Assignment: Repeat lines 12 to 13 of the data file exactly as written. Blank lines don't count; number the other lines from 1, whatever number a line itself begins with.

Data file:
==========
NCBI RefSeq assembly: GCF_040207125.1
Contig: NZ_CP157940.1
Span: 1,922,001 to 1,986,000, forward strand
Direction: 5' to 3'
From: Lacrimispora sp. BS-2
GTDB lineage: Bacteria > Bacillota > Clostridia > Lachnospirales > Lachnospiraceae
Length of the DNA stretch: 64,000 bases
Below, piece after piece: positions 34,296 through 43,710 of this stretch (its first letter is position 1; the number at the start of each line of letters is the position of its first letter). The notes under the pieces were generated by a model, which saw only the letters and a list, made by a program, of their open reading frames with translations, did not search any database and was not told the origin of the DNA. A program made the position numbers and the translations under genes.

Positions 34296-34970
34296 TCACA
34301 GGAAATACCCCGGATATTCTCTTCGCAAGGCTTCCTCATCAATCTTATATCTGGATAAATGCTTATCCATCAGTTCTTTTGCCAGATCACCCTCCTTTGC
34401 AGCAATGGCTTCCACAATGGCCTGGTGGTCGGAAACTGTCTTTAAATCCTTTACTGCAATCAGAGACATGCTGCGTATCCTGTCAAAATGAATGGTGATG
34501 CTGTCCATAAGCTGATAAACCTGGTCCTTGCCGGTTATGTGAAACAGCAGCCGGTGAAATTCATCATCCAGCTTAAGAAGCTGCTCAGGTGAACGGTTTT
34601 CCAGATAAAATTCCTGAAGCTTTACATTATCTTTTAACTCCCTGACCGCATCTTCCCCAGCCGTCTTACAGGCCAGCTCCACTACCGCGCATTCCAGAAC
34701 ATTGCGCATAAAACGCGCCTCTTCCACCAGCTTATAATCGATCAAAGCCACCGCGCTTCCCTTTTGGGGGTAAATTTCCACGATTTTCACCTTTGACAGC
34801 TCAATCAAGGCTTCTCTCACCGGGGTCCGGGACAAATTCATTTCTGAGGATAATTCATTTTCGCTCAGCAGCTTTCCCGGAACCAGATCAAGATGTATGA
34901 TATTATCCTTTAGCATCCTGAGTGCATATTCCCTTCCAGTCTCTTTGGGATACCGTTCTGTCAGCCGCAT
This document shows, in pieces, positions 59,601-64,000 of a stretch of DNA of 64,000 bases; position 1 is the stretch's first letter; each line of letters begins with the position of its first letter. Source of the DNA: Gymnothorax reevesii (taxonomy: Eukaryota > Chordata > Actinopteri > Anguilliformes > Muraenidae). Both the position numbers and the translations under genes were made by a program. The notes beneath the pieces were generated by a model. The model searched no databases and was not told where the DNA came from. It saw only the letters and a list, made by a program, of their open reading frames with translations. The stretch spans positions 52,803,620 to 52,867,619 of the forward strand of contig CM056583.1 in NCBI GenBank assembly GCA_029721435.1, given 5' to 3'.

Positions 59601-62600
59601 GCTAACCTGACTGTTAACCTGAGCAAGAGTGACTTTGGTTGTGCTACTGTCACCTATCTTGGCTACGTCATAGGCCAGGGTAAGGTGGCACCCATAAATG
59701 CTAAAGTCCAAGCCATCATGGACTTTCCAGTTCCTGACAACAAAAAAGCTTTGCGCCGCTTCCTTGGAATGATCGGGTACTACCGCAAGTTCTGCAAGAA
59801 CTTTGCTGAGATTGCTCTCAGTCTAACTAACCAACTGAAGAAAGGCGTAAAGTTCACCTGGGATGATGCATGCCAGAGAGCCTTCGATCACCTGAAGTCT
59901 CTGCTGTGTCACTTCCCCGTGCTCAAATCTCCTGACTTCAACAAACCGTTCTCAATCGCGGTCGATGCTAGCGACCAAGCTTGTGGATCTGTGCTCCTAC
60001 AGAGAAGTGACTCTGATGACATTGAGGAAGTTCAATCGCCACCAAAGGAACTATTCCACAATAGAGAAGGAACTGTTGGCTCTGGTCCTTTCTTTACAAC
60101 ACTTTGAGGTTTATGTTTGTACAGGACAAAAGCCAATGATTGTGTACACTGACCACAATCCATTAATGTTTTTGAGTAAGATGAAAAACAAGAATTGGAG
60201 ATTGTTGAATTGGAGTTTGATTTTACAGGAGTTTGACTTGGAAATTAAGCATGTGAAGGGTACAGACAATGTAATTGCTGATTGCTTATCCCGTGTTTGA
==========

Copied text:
34401 AGCAATGGCTTCCACAATGGCCTGGTGGTCGGAAACTGTCTTTAAATCCTTTACTGCAATCAGAGACATGCTGCGTATCCTGTCAAAATGAATGGTGATG
34501 CTGTCCATAAGCTGATAAACCTGGTCCTTGCCGGTTATGTGAAACAGCAGCCGGTGAAATTCATCATCCAGCTTAAGAAGCTGCTCAGGTGAACGGTTTT